HanWay Films has boarded worldwide sales rights. The film is set for a late summer shoot.

A romantic comedy with a difference set in the early 1940s, the film combines the quick-fire repartee of a screwball battle of the sexes infused with the reality of filmmaking under threat of invasion and London in​ the Blitz. It is described as “a witty, warm-hearted and moving portrayal of a young woman screenwriter finding her way in matters of life, death and the heart.”

More HERE 

Sam Claflin on ‘The Riot Club’ & whether he took anything from the set of the ‘Hunger Games’

March 27, 2015 | No Comments »
Posted by in Sam Claflin

Vulture caught up with Sam Claflin where he talked about his latest movie Riot Club, what it’s like to play a character the complete opposite of Finnick Odair, and whether he took anything from the set of the movie.


Here’s an excerpt from the interview :

This role must have been incredibly fun for you. I thought your character was such an asshole!
That’s good! Never before have I been so happy to hear that people hate me. And I’ve never played a weak person before, someone who didn’t really have much going for them. Or an intelligent person, either, because I’m blatantly not that intelligent. I can only pray that I have the opportunity to play someone like that again.

I mean, you get up on a table and make a speech about how you’re sick to death of poor people.
Exactly, “I fucking hate poor people!” It doesn’t get better than that. The fact that I am poor people makes it even more funny. I was telling my dad before he came to watch, “Mate, you’re not gonna like this.” He was like, “Why?” I said, “Because I’m basically telling you that I hate you.” Initially, they wanted to audition me for the part of Miles that Max Irons played. [Ed. note: He’s the film’s slightly less-posh voice of reason.] But when I read the script, I was more drawn to Alastair purely because a lot of the characters I’d played were the love interest or sort of “the good guy.” As much as I don’t think Miles is a good guy, he’s a darn sight better than Alastair. So I asked if I could audition for Alastair instead. And I’m lucky enough that they heard me and gave me that chance.

It must’ve been whiplash from working on The Hunger Games.
Yeah, you could say that. Don’t get me wrong, I love both worlds equally for different reasons, but you can’t even really compare the two. It’s a different style of acting, I think, purely because when I do The Hunger Games, I fully focus on what I look like pretty much every day. [Laughs.] I go to the gym and I look good and I do this so I don’t let anyone down. With The Riot Club, I didn’t care about that at all. But I think that comes down to the characters as well, because Finnick does care what he looks like, and Alastair really doesn’t. They’re very, very different, but I love both equally, and I’m very sad to see both go.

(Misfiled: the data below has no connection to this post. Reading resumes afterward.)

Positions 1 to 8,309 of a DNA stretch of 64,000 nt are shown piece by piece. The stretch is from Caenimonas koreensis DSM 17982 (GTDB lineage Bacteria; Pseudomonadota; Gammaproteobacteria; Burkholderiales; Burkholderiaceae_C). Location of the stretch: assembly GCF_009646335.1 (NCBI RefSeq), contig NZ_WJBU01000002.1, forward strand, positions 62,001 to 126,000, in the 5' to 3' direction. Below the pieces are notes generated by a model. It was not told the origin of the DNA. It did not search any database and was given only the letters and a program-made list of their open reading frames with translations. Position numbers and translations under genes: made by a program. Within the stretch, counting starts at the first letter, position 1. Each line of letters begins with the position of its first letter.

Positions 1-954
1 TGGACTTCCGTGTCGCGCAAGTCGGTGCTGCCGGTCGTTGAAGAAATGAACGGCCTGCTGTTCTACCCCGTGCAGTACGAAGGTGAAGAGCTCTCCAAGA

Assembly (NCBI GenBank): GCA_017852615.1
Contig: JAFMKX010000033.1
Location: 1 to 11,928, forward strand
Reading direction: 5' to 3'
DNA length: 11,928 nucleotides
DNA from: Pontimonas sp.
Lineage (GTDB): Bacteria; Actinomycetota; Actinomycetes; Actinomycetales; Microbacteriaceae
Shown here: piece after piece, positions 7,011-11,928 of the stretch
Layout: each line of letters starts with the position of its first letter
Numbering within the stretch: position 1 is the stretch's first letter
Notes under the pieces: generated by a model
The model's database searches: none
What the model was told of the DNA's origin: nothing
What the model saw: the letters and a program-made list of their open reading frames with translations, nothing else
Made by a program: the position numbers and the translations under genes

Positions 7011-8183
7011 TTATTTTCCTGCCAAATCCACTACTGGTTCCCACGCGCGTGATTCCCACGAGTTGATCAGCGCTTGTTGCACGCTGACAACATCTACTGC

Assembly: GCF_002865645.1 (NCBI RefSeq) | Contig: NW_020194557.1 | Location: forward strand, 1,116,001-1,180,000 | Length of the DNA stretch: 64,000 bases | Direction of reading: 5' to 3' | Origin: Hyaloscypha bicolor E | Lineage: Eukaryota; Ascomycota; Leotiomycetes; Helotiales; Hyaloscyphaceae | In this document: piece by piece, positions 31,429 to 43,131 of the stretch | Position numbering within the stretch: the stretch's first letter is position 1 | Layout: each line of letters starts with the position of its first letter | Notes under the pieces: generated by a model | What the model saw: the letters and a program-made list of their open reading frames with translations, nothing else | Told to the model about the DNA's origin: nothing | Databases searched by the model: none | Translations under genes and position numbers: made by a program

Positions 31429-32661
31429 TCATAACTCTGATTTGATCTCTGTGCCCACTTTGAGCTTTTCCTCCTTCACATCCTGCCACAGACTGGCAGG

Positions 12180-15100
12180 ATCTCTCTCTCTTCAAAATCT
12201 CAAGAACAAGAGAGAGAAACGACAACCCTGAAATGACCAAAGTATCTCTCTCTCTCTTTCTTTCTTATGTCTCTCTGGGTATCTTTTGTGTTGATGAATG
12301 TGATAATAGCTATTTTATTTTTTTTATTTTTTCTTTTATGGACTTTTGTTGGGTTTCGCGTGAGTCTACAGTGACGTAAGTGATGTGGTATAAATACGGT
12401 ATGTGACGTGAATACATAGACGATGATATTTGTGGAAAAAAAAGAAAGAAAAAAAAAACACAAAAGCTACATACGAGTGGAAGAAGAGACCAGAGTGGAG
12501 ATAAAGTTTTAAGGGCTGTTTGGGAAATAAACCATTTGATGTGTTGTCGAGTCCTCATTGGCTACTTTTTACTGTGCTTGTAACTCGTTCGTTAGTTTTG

Did you steal anything from the Hunger Games set?
No, I didn’t. God, no! They did say that they’d send me a trident, but I don’t know what I’d actually do with it if it did arrive.

Ha, right. Does Finnick’s trident even go with the décor at your house?
Yeah, it would just be sat in a corner with the broom, probably.


Read the entire interview HERE 

Sam Claflin Talks to Nylon On Going From Hero to Hated in His Latest Role!

March 26, 2015 | No Comments »
Posted by in Sam Claflin

EE British Academy Film Awards 2015 - Winners Room

Sam Claflin didn’t get the greatest response when he was cast as Finnick O’Dair in Catching Fire, but he quickly proved the haters wrong when he perfected the role! However the role he took on in his latest film, The Riot Club, he says deserves to be hated! In his interview with Nylon, Sam chats The Hunger Games and more!

As an actor, how did you get into the mindset of this type of cruel, nasty, and privileged person?
I honestly just tried not smiling a lot. During the filming phase, this proved quite a challenge because I got along so well with my costars. There were a lot of jokes, naturally. But I also had to kind of take myself away from that sort of thing and look grim. I think my street-wise experiences growing up allowed me to know a few people who have been through similar things. I guess I base characters off my experiences. Despite the fact he’s got a posh accent, he’s really no different from someone who has no money and isn’t loved by their parents or has continually lived through bad experiences. I think Alistair is someone who’s very unloved and very lonely, but has the money, wealth, and power behind it.

If you had to choose, would you rather have an insane amount of wealth, or an insane amount of power?
It depends what type of power. That’s a very difficult question. I’ve grown up with no money. My family were pretty much in the lower class more than the upper class. I kind of feel like I’ve managed and I’ve been happy my entire life. I don’t really feel like I’ve wanted for anything because I don’t know what that would be like. You know? At the same time, I’m curious what it would be like to have lots of wealth. But I don’t feel like I’m that powerful either so I’m curious what having that would be like; the ability and strength to do whatever I wanted. I think money can buy you power. I’d probably say wealth because I could look after my family; I wouldn’t need power to do that.

How did you first come on board with The Hunger Games?